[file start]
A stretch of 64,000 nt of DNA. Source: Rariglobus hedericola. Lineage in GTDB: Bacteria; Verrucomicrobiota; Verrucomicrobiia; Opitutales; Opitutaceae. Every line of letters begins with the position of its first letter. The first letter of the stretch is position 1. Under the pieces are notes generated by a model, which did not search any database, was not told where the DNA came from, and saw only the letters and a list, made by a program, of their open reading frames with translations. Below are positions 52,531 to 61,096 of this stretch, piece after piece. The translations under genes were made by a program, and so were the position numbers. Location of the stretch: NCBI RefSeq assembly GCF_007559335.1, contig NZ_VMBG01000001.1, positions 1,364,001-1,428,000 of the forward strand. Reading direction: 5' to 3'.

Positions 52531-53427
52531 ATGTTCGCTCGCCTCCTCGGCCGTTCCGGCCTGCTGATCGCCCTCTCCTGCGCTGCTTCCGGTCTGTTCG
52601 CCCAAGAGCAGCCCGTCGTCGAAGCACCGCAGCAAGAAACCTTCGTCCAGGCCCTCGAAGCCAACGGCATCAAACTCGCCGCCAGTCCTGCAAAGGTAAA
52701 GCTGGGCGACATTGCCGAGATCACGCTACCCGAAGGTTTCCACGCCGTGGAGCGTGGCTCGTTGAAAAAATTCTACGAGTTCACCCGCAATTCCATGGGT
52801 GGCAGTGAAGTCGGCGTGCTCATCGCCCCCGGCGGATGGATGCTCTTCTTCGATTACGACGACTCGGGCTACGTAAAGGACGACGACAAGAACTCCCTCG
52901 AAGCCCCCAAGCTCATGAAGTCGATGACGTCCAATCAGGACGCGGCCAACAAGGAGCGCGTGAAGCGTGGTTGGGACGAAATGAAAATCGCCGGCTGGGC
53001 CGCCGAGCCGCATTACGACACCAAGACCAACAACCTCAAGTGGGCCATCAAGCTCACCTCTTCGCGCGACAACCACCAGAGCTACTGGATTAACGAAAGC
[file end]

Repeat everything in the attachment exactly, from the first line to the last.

A stretch of 64,000 nt of DNA. Source: Rariglobus hedericola. Lineage in GTDB: Bacteria; Verrucomicrobiota; Verrucomicrobiia; Opitutales; Opitutaceae. Every line of letters begins with the position of its first letter. The first letter of the stretch is position 1. Under the pieces are notes generated by a model, which did not search any database, was not told where the DNA came from, and saw only the letters and a list, made by a program, of their open reading frames with translations. Below are positions 52,531 to 61,096 of this stretch, piece after piece. The translations under genes were made by a program, and so were the position numbers. Location of the stretch: NCBI RefSeq assembly GCF_007559335.1, contig NZ_VMBG01000001.1, positions 1,364,001-1,428,000 of the forward strand. Reading direction: 5' to 3'.

Positions 52531-53427
52531 ATGTTCGCTCGCCTCCTCGGCCGTTCCGGCCTGCTGATCGCCCTCTCCTGCGCTGCTTCCGGTCTGTTCG
52601 CCCAAGAGCAGCCCGTCGTCGAAGCACCGCAGCAAGAAACCTTCGTCCAGGCCCTCGAAGCCAACGGCATCAAACTCGCCGCCAGTCCTGCAAAGGTAAA
52701 GCTGGGCGACATTGCCGAGATCACGCTACCCGAAGGTTTCCACGCCGTGGAGCGTGGCTCGTTGAAAAAATTCTACGAGTTCACCCGCAATTCCATGGGT
52801 GGCAGTGAAGTCGGCGTGCTCATCGCCCCCGGCGGATGGATGCTCTTCTTCGATTACGACGACTCGGGCTACGTAAAGGACGACGACAAGAACTCCCTCG
52901 AAGCCCCCAAGCTCATGAAGTCGATGACGTCCAATCAGGACGCGGCCAACAAGGAGCGCGTGAAGCGTGGTTGGGACGAAATGAAAATCGCCGGCTGGGC
53001 CGCCGAGCCGCATTACGACACCAAGACCAACAACCTCAAGTGGGCCATCAAGCTCACCTCTTCGCGCGACAACCACCAGAGCTACTGGATTAACGAAAGC